power cord interference

Discussion in 'Home Theater Projects' started by EduardoBonifaz, Dec 11, 2003.

  1. EduardoBonifaz

    EduardoBonifaz Stunt Coordinator

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    I´d read and heard alot about interference and electric "noise" thata affects video and audio signals, so tit´s recommended not to place together the power cords and the audio and video cable, my question is, does it really matter the distance between the power cords and the audio/video cables? you know in most equipment racks it´s not possible to separate them much, some devices have the power cors on the left side, others on the right, and the audio/video inputs and/or outputs sometimes on the middle of the device, so I can´t figure a way to effectively separate them, using decent isolated cables, do you think it´s really and important matter to care about cable distance and separation?
     
  2. Bob McElfresh

    Bob McElfresh Producer

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    Yes it is important.

    The power wires generate a small electromagnetic field at 60 hz around them.

    The interconnects have a 'shield', but this shield connects to the ground of the electronics.

    Run them together and you have just introduced a 60 hz noise into what should be 0.000 volts (your ground reference).

    Try this:

    - Put the receiver on the lowest shelf. This puts the speaker wires away from everything else, and lets them flow out with minimal drop.

    - Look at the back of your equipment. Pick a side for the power cords (left/right) and run all the cords to that side. Use velcro strips to secure them down the side of the rack. They are usually stiff enough to hold their shape. Note: Put a A/B/C label on each power cord right as it comes out of the box, and at the plug end. This makes it easy to tell which is which at the power-strip end.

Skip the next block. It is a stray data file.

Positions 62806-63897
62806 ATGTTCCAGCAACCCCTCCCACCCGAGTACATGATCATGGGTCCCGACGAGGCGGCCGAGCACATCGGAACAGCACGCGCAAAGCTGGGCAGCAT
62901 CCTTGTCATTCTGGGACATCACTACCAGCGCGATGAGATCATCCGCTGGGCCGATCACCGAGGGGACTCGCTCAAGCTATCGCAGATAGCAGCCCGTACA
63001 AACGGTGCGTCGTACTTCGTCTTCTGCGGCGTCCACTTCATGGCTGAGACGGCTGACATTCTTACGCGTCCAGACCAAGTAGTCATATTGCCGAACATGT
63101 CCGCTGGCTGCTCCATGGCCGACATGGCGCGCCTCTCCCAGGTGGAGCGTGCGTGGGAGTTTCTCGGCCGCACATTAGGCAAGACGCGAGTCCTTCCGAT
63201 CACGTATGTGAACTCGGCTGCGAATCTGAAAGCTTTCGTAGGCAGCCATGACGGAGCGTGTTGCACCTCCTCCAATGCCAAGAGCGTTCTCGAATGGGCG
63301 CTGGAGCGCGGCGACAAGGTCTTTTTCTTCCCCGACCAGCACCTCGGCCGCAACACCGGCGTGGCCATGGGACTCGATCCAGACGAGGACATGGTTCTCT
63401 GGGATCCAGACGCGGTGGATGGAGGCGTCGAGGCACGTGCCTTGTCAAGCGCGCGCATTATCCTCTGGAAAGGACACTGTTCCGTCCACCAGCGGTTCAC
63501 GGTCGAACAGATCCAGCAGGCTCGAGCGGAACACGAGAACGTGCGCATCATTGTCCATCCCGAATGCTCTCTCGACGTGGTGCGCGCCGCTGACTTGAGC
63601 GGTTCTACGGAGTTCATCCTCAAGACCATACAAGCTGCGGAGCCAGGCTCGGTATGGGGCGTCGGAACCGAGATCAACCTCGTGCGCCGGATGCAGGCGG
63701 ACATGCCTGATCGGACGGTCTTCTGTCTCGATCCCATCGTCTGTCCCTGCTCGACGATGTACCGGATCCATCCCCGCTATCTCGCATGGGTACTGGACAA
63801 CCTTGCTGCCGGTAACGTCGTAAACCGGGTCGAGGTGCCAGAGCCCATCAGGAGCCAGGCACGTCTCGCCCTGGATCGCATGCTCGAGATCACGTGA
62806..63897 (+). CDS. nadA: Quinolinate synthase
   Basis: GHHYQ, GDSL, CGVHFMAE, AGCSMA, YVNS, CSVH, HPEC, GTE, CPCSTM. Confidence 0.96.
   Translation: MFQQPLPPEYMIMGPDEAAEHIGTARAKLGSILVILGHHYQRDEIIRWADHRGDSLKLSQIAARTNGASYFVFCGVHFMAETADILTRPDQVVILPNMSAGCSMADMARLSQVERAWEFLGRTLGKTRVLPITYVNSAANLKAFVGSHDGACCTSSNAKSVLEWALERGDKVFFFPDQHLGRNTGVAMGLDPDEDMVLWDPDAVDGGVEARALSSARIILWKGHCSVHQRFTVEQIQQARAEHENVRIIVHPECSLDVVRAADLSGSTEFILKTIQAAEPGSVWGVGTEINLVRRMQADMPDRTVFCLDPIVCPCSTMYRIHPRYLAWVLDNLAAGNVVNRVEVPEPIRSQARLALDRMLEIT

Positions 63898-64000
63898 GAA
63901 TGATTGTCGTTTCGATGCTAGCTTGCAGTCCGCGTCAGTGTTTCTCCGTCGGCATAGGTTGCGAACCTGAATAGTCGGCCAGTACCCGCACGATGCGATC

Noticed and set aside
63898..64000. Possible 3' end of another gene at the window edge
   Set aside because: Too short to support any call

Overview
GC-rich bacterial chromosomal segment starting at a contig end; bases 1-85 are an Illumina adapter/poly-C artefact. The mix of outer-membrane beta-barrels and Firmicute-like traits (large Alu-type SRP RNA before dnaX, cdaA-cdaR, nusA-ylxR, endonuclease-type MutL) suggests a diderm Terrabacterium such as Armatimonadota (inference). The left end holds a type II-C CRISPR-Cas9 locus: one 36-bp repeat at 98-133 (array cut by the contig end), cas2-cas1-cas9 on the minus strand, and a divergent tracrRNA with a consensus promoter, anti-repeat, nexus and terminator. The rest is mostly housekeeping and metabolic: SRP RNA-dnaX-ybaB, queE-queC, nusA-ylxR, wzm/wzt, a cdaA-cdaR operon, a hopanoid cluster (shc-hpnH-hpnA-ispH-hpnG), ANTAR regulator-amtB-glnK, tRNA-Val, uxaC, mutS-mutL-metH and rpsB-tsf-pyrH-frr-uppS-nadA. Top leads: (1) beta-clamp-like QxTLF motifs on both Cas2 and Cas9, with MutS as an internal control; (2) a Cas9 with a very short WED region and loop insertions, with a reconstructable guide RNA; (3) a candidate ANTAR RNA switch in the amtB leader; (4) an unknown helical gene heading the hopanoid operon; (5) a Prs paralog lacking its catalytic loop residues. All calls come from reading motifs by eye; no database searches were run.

- Leave all the interconnects to dangle down the middle of the rack. You can loosly bundle them with some more velcro, but this is not necessary.

    This should give you several inches of separation for parallel runs, and yes, some of the power cords will touch the interconnect, but at a 90 degree angle. This minimizes the interaction.

    Hope this helps.
     
  3. EduardoBonifaz

    EduardoBonifaz Stunt Coordinator

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    thanks for the tips Bob, is there a minimal distance suggested?
     
  4. Brian OK

    Brian OK Supporting Actor

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    Bob is correct. A MINIMUM of 3" SEPARATION is the general rule.

    A great tip is to go to the hardware store and buy a package of the gray foam tube used to insulate hot water pipe to literally "make" that separation between wires a physical one.
    These tubes usually come in 4' lengths, purchased individually or in the aforementioned 4/pack. Great for separating wire runs. You can treat 90 degree intersections with short cuts of it and shield all your wires to your desire.

    Looks like hell, but if it is all behind your rack, and out of sight, who gives a whoot.

    BOK
     
  5. Chu Gai

    Chu Gai Lead Actor

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    OTOH, you could always separate them and then visually observe what happens to your image as you literally put them on top of each other. How close are the power cords and video cable going to that monitor you're typing on? See any problems?
     
  6. Wade_Kennerson

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    I am having a similar interference issue, but I am not sure how to solve it. The interference comes from my cable lines and only effects my HTPC output. The interference doesn't show up through my DVD or other video sources. I have tried re-cabling all the cable lines with shielded wire from Home Depot, but it still persists.

    I think the video problem extends from the VGA cable running to the transcoder. It is just a simple patch cable. It doesn't have one of those inline cylindrical thingies.(Technical, huh?) Would somehow creating a cable with one of those make a difference?
     
  7. Chu Gai

    Chu Gai Lead Actor

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    well you can head down to the Shack and pick up some snap-on RFI beads and at least if it doesn't work, you get your money back.
     

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